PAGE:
Why the Vanguard Growth Index Fund Has Done so Well in 2016

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Jul. 22 2016, Published 6:57 p.m. ET

Performance evaluation

The Vanguard Growth Index Fund Investor Shares (VIGRX) has risen by 4.7% YTD (year-to-date) in 2016. This places it as the third-best performer among the 12 funds we’ve chosen for this review. Across the periods plotted in the graph below, the fund has figured among the top four in its peer group.

We’ve graphed its performance against two ETFs: the iShares S&P 500 Growth ETF (IVW) and the iShares Russell 1000 Growth ETF (IWF). Let’s look at what has contributed to this performance by the fund YTD in 2016.

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Portfolio composition and contribution to returns

Both consumer-focused sectors—staples and discretionary—have benefitted the fund immensely YTD in 2016. Philip Morris International (PM) has led staples, with support from Coca-Cola (KO). Negative contributors have not bothered the sector due to their negligible contributions. Meanwhile, Comcast (CMCSA) has led the discretionary sector and has had substantial support from Amazon.com (AMZN).

The largest sectoral holding, information technology, closely trails the discretionary sector as the third-biggest positive contributor. Facebook (FB) and Oracle (ORCL) have been the biggest positive contributors to the sector, but negative contributions from Apple (AAPL) and Class A and C shares of Alphabet (GOOGL) have weighed on the sector.

Financials have done quite well. Although there’s no standout performer, small positive contributions from several stocks like Simon Property Group (SPG) and American Tower (AMT) have helped the sector. Meanwhile, 3M Co (MMM) has powered industrials.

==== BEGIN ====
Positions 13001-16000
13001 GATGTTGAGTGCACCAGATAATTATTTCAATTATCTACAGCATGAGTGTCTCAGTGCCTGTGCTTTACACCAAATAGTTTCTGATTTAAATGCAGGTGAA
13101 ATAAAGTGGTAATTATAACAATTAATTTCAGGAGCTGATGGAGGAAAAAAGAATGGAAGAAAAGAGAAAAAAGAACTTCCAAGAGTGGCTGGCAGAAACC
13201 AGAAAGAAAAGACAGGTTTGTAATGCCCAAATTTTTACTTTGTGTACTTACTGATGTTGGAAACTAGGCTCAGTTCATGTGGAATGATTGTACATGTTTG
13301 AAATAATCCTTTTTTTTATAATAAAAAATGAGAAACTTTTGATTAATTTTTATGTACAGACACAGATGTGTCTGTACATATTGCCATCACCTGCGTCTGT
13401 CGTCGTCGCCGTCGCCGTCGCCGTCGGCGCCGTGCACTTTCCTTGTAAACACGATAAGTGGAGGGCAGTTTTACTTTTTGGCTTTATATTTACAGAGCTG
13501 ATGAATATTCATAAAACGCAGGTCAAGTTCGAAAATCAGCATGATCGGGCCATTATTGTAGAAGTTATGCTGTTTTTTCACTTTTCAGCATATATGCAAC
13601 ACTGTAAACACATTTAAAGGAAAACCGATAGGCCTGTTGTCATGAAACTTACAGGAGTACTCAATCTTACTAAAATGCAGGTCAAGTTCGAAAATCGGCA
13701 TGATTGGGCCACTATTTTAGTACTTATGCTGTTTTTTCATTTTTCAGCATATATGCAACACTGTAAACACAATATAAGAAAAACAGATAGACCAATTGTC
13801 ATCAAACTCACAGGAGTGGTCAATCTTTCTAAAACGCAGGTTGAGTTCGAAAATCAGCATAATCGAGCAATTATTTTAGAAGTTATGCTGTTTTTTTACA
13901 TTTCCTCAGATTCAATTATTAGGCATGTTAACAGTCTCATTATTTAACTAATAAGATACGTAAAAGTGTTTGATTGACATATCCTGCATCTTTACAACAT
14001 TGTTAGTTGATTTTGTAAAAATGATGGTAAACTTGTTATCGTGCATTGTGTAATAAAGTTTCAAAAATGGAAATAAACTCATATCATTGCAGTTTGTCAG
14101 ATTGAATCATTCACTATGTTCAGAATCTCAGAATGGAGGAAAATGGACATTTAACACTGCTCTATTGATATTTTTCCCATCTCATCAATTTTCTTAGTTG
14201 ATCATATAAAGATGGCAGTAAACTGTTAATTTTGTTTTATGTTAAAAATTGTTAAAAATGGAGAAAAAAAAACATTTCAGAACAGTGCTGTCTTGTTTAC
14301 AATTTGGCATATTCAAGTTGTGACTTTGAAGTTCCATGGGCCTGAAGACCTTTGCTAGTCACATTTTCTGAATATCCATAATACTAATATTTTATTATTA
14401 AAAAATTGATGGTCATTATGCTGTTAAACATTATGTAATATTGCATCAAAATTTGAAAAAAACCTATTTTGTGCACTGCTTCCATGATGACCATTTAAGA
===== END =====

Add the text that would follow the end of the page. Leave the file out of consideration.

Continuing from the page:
The healthcare sector is the only sector that has weighed on the fund YTD in 2016. Allergan (AGN) and Gilead Sciences (GILD) are among the notable decliners.

Investor takeaway

VIGRX has done well YTD in 2016, but it has come up short against the SPDR S&P 500 ETF (SPY). Stocks comprising the consumer discretionary, financials, and information technology sectors in VIGRX have outdone their peers comprising SPY. But energy, healthcare, telecom services, and utilities have lagged behind.

VIGRX’s passive nature makes it a simple instrument to invest in, as far as mutual funds are concerned because investors don’t need to worry about stock picking and the fund manager’s performance. This is shown in its large asset size as well. But its performance still needs to be compared to ETFs, which are passively managed as well and may be somewhat cheaper than mutual funds.

Now let’s move on to the last US equity mutual fund in our review: the Vanguard PRIMECAP Fund Investor Shares (VPMCX).

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